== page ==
Brak R, Osborn J, 'Chebyshev type lattice path weight polynomials by a constant term method', Journal of Physics A: Mathematical and Theoretical, 42 (2009) We prove a constant term theorem which is useful for finding weight polynomials for Ballot/Motzkin paths in a strip with a fixed number of arbitrary 'decorated' weights as well as... [more] We prove a constant term theorem which is useful for finding weight polynomials for Ballot/Motzkin paths in a strip with a fixed number of arbitrary 'decorated' weights as well as an arbitrary 'background' weight. Our CT theorem, like Viennot's lattice path theorem from which it is derived primarily by a change of variable lemma, is expressed in terms of orthogonal polynomials which in our applications of interest often turn out to be nonclassical. Hence, we also present an efficient method for finding explicit closedform polynomial expressions for these nonclassical orthogonal polynomials. Our method for finding the closedform polynomial expressions relies on simple combinatorial manipulations of Viennot's diagrammatic representation for orthogonal polynomials. In the course of the paper we also provide a new proof of Viennot's original orthogonal polynomial lattice path theorem. The new proof is of interest because it uses diagonalization of the transfer matrix, but gets around difficulties that have arisen in past attempts to use this approach. In particular we show how to sum over a set of implicitly defined zeros of a given orthogonal polynomial, either by using properties of residues or by using partial fractions. We conclude by applying the method to two lattice path problems important in the study of polymer physics as the models of steric stabilization and sensitized flocculation. Â© 2009 IOP Publishing Ltd.


Show 9 more journal articles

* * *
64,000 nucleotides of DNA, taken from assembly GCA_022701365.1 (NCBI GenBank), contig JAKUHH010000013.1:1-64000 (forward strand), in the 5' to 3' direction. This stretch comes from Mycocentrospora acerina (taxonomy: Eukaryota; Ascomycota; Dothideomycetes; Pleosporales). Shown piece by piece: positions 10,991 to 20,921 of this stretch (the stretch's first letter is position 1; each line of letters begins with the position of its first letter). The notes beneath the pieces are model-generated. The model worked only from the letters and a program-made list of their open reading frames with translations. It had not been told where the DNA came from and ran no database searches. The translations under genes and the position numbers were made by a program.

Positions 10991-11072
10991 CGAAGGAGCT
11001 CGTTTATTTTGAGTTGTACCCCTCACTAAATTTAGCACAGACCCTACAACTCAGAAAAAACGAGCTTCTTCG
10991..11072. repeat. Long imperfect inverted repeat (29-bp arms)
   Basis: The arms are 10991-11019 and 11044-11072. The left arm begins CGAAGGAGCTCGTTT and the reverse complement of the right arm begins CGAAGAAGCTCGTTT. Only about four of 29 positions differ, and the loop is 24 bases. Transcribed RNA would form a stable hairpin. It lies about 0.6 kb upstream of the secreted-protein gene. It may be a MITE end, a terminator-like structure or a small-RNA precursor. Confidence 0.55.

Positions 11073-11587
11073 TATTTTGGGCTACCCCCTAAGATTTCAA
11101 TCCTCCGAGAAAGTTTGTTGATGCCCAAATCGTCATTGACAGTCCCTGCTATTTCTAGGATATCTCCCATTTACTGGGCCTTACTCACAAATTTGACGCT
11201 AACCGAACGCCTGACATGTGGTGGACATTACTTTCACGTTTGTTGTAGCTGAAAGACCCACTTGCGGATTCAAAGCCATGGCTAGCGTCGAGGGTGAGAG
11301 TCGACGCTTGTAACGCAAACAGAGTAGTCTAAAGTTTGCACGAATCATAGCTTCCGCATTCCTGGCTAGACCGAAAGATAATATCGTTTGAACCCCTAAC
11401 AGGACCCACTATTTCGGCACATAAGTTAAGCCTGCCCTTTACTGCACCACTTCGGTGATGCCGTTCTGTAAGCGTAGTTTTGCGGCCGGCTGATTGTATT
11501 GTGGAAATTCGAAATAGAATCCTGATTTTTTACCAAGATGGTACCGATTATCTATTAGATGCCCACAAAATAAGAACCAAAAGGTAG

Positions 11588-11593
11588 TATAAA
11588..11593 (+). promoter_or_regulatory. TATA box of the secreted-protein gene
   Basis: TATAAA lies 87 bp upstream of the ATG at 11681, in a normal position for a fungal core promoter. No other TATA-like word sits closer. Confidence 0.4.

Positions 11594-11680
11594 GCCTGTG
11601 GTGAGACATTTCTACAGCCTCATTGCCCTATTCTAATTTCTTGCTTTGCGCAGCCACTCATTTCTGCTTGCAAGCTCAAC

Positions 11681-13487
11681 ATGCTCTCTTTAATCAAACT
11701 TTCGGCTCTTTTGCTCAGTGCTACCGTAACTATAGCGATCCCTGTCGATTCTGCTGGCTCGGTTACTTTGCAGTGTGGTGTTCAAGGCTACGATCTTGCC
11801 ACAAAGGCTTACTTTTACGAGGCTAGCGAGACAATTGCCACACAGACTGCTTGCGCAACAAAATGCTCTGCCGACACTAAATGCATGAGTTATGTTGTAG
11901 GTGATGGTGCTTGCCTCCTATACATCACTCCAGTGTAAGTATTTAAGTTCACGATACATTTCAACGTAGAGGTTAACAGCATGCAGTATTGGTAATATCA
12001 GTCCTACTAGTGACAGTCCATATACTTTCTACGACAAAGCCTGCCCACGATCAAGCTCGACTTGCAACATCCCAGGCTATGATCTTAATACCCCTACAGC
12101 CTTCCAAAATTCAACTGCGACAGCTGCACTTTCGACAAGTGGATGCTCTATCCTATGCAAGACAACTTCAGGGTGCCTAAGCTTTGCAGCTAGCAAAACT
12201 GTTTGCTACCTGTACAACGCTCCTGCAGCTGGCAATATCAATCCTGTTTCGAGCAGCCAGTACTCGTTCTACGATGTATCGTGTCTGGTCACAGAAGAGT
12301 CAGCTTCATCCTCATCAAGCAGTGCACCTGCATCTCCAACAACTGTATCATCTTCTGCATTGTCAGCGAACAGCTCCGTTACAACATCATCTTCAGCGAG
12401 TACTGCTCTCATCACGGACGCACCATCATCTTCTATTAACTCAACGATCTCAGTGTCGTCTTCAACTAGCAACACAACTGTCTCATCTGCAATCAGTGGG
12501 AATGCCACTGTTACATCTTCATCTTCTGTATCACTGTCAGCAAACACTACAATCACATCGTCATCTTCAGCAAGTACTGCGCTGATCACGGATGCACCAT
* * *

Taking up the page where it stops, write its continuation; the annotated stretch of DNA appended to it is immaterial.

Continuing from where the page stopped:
Grants and Funding
Summary
Number of grants  1 

Total funding  $297,871 
Click on a grant title below to expand the full details for that specific grant.
20141 grants / $297,871
Inspiring Mathematics and Science in Teacher Education$297,871
Funding body: Office for Learning and Teaching
Funding body  Office for Learning and Teaching 

Project Team  Doctor JudyAnne Osborn, Associate Professor Kathryn Holmes, Doctor Elena PrietoRodriguez, Doctor Peter Howley, Doctor Andrew Kepert, Doctor Malcolm Roberts 
Scheme  Commissioned Strategic Projects 
Role  Lead 
Funding Start  2014 
Funding Finish  2016 
GNo  G1301449 
Type Of Funding  Aust Competitive  Commonwealth 
Category  1CS 
UON  Y 
Research Supervision
Number of supervisions
Total current UON EFTSL
Current Supervision
Commenced  Level of Study  Research Title / Program / Supervisor Type 

2015  Masters 
Searching For Graphs That Are Close to The Moore Bound M Philosophy (Mathematics), Faculty of Science and Information Technology, The University of Newcastle CoSupervisor 
News
Tipping the balance towards humanity in World War Z
June 20, 2013
By JudyAnne Osborn, University of Newcastle
Could a dire new infection sweep the world in a matter of weeks? Might the disease be so strange that it alters the behaviour of people beyond recognition, making them predatory and fearless? Could a great city like Philadelphia be overrun in a matter of hours?
Dr JudyAnne Osborn
Position
Lecturer
CARMA
School of Mathematical and Physical Sciences
Faculty of Science and Information Technology
Focus area
Mathematics
Contact Details
judyanne.osborn@newcastle.edu.au  
Phone  02 4921 5543 
Mobile   
Fax  02 4921 6898 
Office
Room  V228 

Building  V  Mathematics 
Location  Callaghan University Drive Callaghan, NSW 2308 Australia